Literate programming is a technique that caught my attention after recently stumbling upon Howard Abrams’ ‘Literate Devops with Emacs’ video. The intersection of watching this awesome video, reading about GeoJSON rendering on GitHub and returning from a road trip last summer led me to building my own travel log. In my first blog post I would like to show you how it works.
Creating a travel log means entering a lot of data like dates and locations; a job that can be tedious without a user-friendly interface. It shouldn’t be too hard to beat exisiting online travel log services, such as the well-known Dutch website ‘WaarBenJij.nu’, in this aspect. Besides, what happens to your data when the online travel log company goes bankrupt? These two shortcomings are easily addressed with common programmer tools like Emacs’ Org mode and distributed version control systems like Git. While most programmers are familiar with the features of Git and GitHub, those of Org mode are less-known:
“Org mode is for keeping notes, maintaining TODO lists, planning projects, and authoring documents with a fast and effective plain-text system.” — http://orgmode.org
In addition to Org mode, we use the
Babel extension to execute source
code in various languages (in this case just Shell and Ruby) in between the blog
post paragraphs. By using these blocks exclusively, we will create all the
code necessary to: geocode the locations in the travel log to coordinates (and
install a library that helps us do this), convert the travel log to a GeoJSON
file, commit and push it into a new repository, and open GitHub in a browser at
the right URL. In fact, you can copy & paste this blog post into Emacs, enter
org-mode and execute everything (
org-babel-execute-buffer) to reproduce my
Enough talking, let’s build this thing! We begin by defining the travel log, and
‘store it in a variable’ called
The brackets (
>) around the dates indicate an Org mode timestamp. We
can easily add and manipulate dates by using the datepicker (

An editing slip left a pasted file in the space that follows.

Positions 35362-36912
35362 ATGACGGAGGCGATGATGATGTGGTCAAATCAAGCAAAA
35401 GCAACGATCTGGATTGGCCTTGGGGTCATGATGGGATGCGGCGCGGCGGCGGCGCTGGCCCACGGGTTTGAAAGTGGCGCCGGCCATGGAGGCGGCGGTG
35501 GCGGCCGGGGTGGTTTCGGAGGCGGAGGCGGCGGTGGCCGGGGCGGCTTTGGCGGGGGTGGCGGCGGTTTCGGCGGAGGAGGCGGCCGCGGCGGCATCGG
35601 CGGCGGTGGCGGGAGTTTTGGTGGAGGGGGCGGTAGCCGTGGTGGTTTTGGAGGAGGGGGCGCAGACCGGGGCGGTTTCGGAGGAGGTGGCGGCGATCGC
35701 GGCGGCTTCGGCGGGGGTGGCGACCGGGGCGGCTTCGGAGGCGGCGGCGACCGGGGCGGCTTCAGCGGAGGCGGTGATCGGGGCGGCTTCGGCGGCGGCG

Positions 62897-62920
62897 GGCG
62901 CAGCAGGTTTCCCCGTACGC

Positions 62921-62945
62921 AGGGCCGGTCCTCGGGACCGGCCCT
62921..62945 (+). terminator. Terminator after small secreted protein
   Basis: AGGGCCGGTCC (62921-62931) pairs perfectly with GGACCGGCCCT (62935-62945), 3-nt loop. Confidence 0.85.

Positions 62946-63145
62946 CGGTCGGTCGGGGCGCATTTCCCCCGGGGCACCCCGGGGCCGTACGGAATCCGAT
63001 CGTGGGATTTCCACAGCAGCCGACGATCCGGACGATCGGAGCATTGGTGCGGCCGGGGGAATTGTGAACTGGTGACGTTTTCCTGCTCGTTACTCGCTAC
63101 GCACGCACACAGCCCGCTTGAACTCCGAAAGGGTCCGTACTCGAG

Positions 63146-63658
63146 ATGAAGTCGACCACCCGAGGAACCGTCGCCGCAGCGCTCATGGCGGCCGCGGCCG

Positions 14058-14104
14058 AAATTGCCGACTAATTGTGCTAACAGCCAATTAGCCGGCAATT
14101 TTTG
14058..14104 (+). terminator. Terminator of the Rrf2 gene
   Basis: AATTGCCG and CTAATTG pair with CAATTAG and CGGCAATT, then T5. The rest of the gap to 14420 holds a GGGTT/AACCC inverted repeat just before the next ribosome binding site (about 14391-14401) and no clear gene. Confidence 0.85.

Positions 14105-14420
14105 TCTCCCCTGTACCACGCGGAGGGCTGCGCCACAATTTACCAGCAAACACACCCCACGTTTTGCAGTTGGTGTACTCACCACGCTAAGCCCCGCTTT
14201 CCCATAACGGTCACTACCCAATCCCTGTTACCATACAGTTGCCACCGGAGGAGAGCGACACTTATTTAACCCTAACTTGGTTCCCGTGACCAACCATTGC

C-c ., which, for
those unfamiliar with Emacs, means pressing the Control and C keys
simultaneously before hitting the dot) and use
TAB to move through the table:
a user-friendly interface.
In order to geocode the location names to coordinates we will use the
geocoder Ruby gem. A shell source
code block is an excellent way to install it, most importantly because the
output displays the version that I used while writing the blog post, which
Now we will geocode the locations using the gem above. We don’t want to get
rate-limited by the Google Maps API, so that’s why we create the
geolocation-cache table with the distinct locations and their coordinates. For
instance, Utrecht is listed twice in the travel log but only geocoded once. By
the way, the
#+BEGIN_SRC lines are instructions to Babel. I
included them to enhance reproducibility.
Before we move on to the GeoJSON conversion, we have to specify a path where we can save the file.
The following source block joins the
travel-log with the
builds a GeoJSON-formatted structure and saves it to the
Let’s verify the contents of the newly created file before we move on.
The date, location and coordinates seem to match with the travel log we specified earlier. Let’s create a repository, commit, push and open GitHub to check it out!
It works; all the destinations from the travel log show up on the map with lines connecting them. Whenever we change the travel log or the code we can just rerun all the source code blocks and check out the new result; no slow switches between editors and command lines. All in all, the consequential higher speed of development and improved transparency of the program will most definitely make me pick Org mode and Babel for future projects.
For a more feature complete implementation that might actually be useful for real-life travel logging, please check out: https://github.com/pepijn/travel_log. Manipulating it (adding a destination) looks like this: